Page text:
Facing continuing budget cuts, it is time to rethink how we fund waste and recycling services.
Pay-as-you-throw (PAYT) systems operate in many countries across the world, mainly operated by private waste management companies. Various mechanisms are used for charging, by frequency, volume (bin type) and weight, the latter requiring a bit more technology in terms of weighing equipment on the vehicles’ bin-lift equipment and an identification chip fitted to the bin for billing purposes. The service would be operated as another utility service, like energy and water.
In 2007 legislation was introduced to allow councils to charge for the collection of non-recyclable waste, the theory being that introducing such a cost would divert more material into recycling collections.
Although a number of authorities showed an interest, none seemed brave enough at the time to implement the scheme, preferring to restrict non-recyclable waste through changes in collection frequency and/or bin size.
Politically this was a more palatable option, and local government finances were not under the same pressure as they are today. In 2010, the legislation was repealed as the Government favoured incentives to boost recycling.
Evidence shows that restricting non-recyclable waste boosts recycling and there are many examples of authorities reducing the frequency of collections of this material. But the primary motive now is not simply to boost recycling but to save money. So there is an argument to bring PAYT back – but what would be the cost to the householder?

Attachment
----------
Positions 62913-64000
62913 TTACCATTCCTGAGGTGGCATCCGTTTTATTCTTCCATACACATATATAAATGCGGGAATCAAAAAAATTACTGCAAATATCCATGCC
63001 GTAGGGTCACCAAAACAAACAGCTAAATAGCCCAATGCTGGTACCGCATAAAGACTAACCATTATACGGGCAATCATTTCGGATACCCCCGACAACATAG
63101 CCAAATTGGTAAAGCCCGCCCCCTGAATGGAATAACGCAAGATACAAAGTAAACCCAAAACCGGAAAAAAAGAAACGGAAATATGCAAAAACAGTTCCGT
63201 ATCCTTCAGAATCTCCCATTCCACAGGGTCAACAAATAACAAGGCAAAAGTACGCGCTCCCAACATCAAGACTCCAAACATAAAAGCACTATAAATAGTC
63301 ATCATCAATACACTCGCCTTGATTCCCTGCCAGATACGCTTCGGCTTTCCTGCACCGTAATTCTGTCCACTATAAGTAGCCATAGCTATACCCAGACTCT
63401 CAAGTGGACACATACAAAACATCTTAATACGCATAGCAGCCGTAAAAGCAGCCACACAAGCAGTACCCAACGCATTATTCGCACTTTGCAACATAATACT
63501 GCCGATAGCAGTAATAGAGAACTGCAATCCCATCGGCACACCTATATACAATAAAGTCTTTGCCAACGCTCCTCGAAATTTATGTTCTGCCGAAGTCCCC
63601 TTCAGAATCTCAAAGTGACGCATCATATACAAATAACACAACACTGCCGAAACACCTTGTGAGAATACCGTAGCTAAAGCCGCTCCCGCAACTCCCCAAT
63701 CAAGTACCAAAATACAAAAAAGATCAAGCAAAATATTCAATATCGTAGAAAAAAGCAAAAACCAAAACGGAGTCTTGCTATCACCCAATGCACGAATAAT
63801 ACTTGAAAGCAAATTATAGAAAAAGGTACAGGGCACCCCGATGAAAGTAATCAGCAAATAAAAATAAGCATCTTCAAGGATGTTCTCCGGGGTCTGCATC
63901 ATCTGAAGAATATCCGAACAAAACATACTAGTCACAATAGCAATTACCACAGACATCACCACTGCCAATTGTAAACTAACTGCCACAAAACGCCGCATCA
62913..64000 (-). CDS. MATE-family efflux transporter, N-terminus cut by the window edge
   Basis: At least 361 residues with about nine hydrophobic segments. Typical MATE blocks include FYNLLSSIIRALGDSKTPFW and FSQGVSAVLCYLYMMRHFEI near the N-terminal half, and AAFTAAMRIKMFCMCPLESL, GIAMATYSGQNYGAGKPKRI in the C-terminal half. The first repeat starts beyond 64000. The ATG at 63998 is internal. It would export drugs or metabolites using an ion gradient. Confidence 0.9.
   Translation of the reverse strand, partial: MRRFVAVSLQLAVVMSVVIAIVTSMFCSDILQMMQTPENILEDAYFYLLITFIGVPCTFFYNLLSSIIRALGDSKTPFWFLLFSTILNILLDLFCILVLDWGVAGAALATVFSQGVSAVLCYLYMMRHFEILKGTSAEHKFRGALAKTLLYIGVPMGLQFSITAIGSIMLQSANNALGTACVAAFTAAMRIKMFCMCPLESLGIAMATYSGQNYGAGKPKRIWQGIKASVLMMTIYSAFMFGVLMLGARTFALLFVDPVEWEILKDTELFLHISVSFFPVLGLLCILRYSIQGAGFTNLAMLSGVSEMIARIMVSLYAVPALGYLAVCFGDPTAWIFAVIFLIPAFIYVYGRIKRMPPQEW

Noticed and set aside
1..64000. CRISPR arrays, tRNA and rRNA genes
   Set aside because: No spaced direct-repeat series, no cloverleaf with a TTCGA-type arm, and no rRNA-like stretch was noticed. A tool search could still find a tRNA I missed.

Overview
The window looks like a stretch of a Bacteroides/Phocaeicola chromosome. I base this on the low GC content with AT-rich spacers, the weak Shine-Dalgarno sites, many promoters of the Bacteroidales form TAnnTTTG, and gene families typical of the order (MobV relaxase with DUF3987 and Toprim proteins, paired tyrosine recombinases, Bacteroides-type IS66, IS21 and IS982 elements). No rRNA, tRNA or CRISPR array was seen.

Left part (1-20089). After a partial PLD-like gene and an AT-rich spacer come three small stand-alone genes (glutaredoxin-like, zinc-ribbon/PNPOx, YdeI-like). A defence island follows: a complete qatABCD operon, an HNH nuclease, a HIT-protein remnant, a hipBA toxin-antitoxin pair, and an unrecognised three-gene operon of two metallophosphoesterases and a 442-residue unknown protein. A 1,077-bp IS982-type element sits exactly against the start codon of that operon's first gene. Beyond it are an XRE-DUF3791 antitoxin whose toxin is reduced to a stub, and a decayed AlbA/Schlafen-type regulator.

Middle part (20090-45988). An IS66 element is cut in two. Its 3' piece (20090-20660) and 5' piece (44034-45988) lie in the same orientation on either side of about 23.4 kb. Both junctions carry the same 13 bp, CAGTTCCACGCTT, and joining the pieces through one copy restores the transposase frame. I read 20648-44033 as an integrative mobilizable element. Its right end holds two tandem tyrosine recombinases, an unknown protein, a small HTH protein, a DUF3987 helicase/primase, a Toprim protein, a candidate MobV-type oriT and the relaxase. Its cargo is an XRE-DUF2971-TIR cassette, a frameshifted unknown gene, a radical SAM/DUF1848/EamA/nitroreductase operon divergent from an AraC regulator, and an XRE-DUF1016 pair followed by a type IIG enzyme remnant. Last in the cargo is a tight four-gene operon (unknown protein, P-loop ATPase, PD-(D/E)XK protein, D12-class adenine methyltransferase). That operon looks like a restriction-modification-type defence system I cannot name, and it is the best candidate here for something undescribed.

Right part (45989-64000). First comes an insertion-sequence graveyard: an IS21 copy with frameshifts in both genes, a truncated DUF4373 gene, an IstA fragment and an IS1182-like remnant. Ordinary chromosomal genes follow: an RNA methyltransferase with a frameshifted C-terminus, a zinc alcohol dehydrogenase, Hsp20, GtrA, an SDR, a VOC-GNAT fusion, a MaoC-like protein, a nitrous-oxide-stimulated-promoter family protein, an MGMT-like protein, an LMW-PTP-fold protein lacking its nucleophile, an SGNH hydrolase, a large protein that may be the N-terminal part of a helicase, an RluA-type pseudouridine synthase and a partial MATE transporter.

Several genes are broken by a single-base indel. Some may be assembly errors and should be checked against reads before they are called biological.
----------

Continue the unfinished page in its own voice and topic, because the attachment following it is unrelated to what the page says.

Currently, the costs to households of waste collection services is 40p to 60p a week. Add disposal to this and the cost rises to between £1.20 and £1.60. What other service, utility or otherwise can you get for £1 per week?
Local government operates very efficient collection and disposal services, which we do not shout about enough. There is always room for improvement and this will continue to evolve, through partnership working across authorities and industry. PAYT would be a challenge to implement, but not impossible. Around 40% of English councils are already charging for garden waste collections.
There is another side when talking about funding: producer responsibility, making the producer pay for the lifecycle of the products and packaging they make.
Currently in the UK we have a producer compliance system, of very low cost to producers. Revenue raised through it goes to materials reprocessors and very little to collectors, including councils. The taxpayer is funding a major part of the system for which producers have the legal responsibility.
Both PAYT and extended producer responsibility will be difficult to implement, but the time has come for change.
Andrew Bird, chair, Local Authority Recycling Advisory Committee
- This article originally appeared on our sister title, Local Government Chronicle